(The following essay is meant to be thought-provoking and not definitive.)

כל המציל נפש אחת בישראל כאילו הציל עולם ומלואו (סנהדרין לז.)

What in spiritual terms is considered having “saved” the person?

There is a vast gap between establishing a goal for Kiruv and measuring that goal. Hence, there is a difference between the question “what is the goal of Kiruv” and the question “what comprises success in kiruv?” Moreover, what is considered a success in Kiruv is different dependent on whether we are talking about a “tzibur” – an identifiable group – or a yachid. One might talk of some people of a tzibur going only so far (the bottom of the pyramid) while certain yechidim going further (the top of pyramid).

In my opinion there are three legitimate goals of Kiruv:

  1. The person becomes observant.
  2. The person becomes close enough to Judaism that he/she will want to establish a traditional home, send his/her kids to Jewish day school, and encourage them – with some success – to become observant. Otherwise we have to begin our efforts all over again. This means that saving a person from intermarriage, while a great achievement, is not a success. It is simply a holding action to buy more time to get to the person or their children.
  3. A community built by a core who is observant. This requires explanation but not for now.

The first goal might be measurable after 5-7 years to some degree. The second goal might be measurable after 15-25 years to some degree. The third goal may be measurable after 30-40 years.

There is no way, from a Torah point of view, to determine objectively how many souls we are counting in a and b. This figure is determined by experience and integrity. Would I personally dedicate my life to mekareving one person? No. Because I think I could be the kli for more. But, it might be that, were I to go to a Gadol at the end of my life and tell him that I was a failure because I only mekareved one Yid, he would tell me that I am totally wrong.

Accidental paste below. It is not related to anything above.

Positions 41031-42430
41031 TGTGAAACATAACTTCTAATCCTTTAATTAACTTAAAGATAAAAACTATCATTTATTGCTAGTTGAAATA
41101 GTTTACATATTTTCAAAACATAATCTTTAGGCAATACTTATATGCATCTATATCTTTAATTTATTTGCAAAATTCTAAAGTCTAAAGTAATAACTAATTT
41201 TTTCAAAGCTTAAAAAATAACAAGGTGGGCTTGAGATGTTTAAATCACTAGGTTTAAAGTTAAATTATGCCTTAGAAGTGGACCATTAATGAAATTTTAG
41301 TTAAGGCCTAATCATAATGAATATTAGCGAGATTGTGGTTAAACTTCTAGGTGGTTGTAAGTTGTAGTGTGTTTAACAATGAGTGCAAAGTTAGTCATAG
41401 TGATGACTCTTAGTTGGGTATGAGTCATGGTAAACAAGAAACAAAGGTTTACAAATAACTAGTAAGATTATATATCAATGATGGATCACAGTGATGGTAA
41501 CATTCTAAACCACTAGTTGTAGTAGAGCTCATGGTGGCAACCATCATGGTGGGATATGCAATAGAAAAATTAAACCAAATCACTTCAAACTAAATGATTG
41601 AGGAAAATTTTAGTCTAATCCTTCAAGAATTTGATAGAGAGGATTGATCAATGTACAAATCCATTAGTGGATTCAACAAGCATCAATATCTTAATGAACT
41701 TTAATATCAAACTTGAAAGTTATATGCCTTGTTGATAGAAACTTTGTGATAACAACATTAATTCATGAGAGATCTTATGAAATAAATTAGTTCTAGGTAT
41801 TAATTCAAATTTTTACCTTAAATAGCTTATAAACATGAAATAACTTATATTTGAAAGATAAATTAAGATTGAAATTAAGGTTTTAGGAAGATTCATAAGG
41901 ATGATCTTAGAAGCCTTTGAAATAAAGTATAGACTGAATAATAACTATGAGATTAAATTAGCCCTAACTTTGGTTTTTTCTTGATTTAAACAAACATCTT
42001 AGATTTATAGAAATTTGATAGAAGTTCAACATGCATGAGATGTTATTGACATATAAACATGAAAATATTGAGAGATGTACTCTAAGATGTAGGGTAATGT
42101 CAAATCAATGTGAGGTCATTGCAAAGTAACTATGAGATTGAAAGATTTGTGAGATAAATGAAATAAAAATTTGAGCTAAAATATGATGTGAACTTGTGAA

Any organization, or an umbrella organization like Olami, can legitimately choose what they wish the goal should be.

In measuring our success, we could also choose to measure milestones (Tefillin, Kashrut, etc.) – on the way to becoming frum. And we could, as some sophisticated organizations have done, divide our students into categories. Would not HaSh-m be very happy that someone puts on Tefillin every day, when he did not do so before?  This is not an easy point. We should be precise though whether we are measuring or giving ourselves feedback. Are we looking at those who are progressing in their Yiddishkeit to know that we should invest more in them? Then we are not measuring; we are tracking to focus our future efforts. Are we saying that milestones equal some success?

Amongst the first group of גדולי המקרבים I found three opinions:

Rabbi Noach Weinberg: Cast a wide net. Prevent intermarriage. Because if you don’t there will be no-one left to mekarev.

Rav Mendel Weinbach: Encourage maximum growth in yechidim. Put in maximum efforts to help someone to go all the way – to mainstream and graduate into the Mir. This was the view of Rav Moshe Shapiro as well. He said that this was required by ואהבת לרעך כמוך – Just as I want to be able to become a ben Torah who has learned in (a mainstream) yeshiva, so too I should want that for my mekarvees.

Rav Yaakov Rosenberg: If someone did not become frum you have done nothing.

Although it looks like Rav Rosenberg should have been put in the middle, I put him at the end, because Rav Weinbach was very encouraging of the pyramid model.

The Chazal I quote above has an introduction:

לפיכך האדם נברא יחידי.

Hakadosh Baruch Hu created man single so we would appreciate the utter and total specialness of each Neshama. He doesn’t want any Jew to become a statistic. He doesn’t want us to think, “Oh, I mekareved 5 students this year.”  He wants us to give them names. To tune into their lives. To realize the awesomeness of each and every one starting to keep mitzvos.

Does this mean that we shouldn’t be measuring success? No. There is no contradiction. But beware if you become detached from the real, special Neshamos behind those names!

And one more perplexing point which I will only state here briefly: There is a difference between what your success-criteria are and what your prioritization scale should be when mekarving someone.

We are honored to introduce the column “Reflections” by Rabbi Avraham Edelstein. Rabbi Edelstein is the Education Director of Neve Yerushalayim College for Women and a senior advisor to Olami. Many of Rabbi Edelstein’s foundational publications addressing the world of Kiruv appear on OlamiResources.com: Series on Kiruv and Chinuch, Commentary on Chumash and Yom Yovim, The Laws of Outreach, as well as contributing articles. This post introduces the MP3 of Rabbi Edelstein’s recent Zoom presentation to the Neve Yerushalayim community.

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